Catholics Advised to Distance Themselves from Vosen Book

By Catherine Idzerda
December 6, 2008

JANESVILLE — Catholics who own a copy of the Rev. Gerald Vosen's book are in danger of having a "canonical crime declared" on them, according to a news release from the Diocese of Madison.

The news release is the latest chapter in the former St. John Vianney priest who was accused in 2003 of sexually assaulting a Janesville boy. The man, who was 26 years old when he made his accusations, said the assault happened when he was in fifth and six grades.

Vosen, 74, has maintained his innocence.

Vosen's book, "Pick a Number: Stories of Faith" is primarily a series of short sermons with gentle and easy to understand messages.

However, one of the chapters deals with the events of 2003, when he was removed from his parish and charged with the abuse. Vosen also writes about a subsequent meeting about the matter he had with Bishop Robert Morlino.

Vosen was in Janesville last month promoting the book. On Monday, the Diocese of Madison announced he could no longer celebrate mass, either publicly or privately.

The ban on public masses was established in 2003, but the ban on private masses is new, said Brent King, director of communications for the diocese.

The new sanctions are a result of Vosen mentioning what happened during trial proceedings.

"As Fr. Vosen knows, the entire penal trial is under Pontifical Secret and no mention of its proceedings is to be made," the news release said.

The proceedings are kept under wraps to protect the parties involved, King said.

Baptized Catholics or those who have made a profession of faith who purchase Fr. Vosen's book are at risk of participating in this breach of the Pontifical Secret," the news release said.

Thus, owning or "supporting" the book in any way would be the equivalent of being a party to the crime, after the fact.

Violating a pontifical secret is a "very serious" offense, King said.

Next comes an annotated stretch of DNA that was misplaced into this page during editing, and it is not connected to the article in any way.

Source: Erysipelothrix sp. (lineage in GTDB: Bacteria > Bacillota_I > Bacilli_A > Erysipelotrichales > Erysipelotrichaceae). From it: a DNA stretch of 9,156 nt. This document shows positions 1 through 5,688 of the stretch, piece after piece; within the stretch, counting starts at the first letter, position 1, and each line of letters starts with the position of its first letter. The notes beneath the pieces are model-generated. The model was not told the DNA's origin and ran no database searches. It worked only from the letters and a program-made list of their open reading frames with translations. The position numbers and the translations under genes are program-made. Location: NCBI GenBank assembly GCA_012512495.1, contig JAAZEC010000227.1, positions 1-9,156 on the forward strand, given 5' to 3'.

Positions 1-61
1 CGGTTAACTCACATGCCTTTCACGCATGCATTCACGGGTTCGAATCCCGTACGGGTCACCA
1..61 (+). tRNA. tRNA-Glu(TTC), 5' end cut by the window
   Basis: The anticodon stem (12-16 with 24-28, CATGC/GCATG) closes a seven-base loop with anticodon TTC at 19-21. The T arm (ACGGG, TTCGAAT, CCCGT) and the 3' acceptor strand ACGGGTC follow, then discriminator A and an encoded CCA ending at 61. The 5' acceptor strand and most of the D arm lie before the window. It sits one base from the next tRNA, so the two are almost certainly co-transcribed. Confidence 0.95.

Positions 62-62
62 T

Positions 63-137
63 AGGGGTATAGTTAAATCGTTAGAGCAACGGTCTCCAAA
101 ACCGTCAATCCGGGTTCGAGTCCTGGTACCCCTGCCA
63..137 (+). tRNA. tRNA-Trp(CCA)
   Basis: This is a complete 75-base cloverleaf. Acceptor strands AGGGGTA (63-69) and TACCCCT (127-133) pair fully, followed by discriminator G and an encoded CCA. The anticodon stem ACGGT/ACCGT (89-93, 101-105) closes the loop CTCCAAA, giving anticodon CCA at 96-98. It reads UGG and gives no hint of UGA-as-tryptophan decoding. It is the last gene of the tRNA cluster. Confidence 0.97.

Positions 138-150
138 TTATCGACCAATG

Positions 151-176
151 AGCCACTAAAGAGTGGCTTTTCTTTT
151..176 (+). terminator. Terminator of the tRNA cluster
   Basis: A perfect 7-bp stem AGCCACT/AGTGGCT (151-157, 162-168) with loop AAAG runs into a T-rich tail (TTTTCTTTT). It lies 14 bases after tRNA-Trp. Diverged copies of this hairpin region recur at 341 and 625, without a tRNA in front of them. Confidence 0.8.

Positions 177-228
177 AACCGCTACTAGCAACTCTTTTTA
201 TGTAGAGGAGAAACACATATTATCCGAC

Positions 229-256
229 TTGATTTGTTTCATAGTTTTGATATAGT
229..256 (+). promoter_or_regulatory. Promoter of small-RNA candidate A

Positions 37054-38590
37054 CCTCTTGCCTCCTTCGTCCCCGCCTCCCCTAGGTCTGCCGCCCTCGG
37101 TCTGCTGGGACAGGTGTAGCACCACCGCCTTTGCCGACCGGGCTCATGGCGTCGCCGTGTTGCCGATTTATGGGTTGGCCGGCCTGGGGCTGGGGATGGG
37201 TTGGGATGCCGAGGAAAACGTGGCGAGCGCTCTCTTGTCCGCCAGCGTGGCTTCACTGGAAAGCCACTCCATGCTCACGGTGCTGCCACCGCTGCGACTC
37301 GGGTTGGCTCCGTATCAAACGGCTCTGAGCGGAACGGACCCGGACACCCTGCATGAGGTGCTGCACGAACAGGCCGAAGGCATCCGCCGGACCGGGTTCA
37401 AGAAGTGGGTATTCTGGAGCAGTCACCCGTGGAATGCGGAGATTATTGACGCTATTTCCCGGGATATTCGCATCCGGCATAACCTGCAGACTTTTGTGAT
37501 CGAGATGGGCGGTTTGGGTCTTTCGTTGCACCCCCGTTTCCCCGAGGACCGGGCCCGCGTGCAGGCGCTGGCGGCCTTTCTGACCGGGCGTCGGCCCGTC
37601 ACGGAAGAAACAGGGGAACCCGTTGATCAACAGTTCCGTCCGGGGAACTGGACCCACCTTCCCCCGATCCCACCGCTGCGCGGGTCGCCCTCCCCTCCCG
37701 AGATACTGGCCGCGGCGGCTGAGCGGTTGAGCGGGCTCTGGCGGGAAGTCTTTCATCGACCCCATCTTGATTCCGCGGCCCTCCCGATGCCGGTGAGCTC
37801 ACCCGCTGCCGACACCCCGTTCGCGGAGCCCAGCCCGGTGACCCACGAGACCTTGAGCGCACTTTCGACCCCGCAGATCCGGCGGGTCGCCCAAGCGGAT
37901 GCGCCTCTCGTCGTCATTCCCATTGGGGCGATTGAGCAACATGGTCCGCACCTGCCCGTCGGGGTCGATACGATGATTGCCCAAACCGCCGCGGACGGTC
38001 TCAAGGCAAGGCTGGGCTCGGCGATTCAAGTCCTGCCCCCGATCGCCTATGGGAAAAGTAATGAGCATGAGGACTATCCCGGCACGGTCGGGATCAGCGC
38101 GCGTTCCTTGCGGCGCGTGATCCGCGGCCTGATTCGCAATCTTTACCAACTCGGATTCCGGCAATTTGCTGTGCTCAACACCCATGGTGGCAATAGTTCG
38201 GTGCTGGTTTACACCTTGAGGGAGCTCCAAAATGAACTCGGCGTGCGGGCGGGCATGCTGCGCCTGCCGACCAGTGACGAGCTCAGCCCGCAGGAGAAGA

Catholics who brought the book before bishop's announcement and "were unaware of the breach he committed have not incurred a canonical penalty but are advised to destroy the book or return it to Fr. Vosen."

"Once informed, continued support of Fr. Vosen's book may result in a canonical crime being declared on the individual involved."

Janesville attorney Patrick McDonald led Vosen's defamation of character lawsuit against his accuser in 2004.

No credible evidence was presented to support the young man's accusations, and his accuser contradicted himself several times, said McDonald. Still, the jury believed Vosen's accuser.

Later, several jurors said they didn't believe there was enough evidence to convict Vosen in a criminal case.

McDonald, a Catholic, said he had been given a copy of the book as a gift. He declined to say who gave him book or what he would do with it.

"I'm not at liberty to discuss that," McDonald said.

What happens to Catholics who keep copies of the book? It's more a matter of conscience than criminal offense.

"There is no 'canon-law police', rather, more often than not, we must regularly police ourselves in these matters, and we must always reconcile ourselves to the law of the Church," King wrote in an e-mail.

Catholics believe the bishops have been entrusted to govern the church according to the law of the church, King explained. That idea comes out of Matthew: 16, where Christ entrusts the keys of the church to Peter.

So when there is a serious violation of canon law the bishop must let people know, especially if they might, unknowingly, be a party to that violation, King explained.


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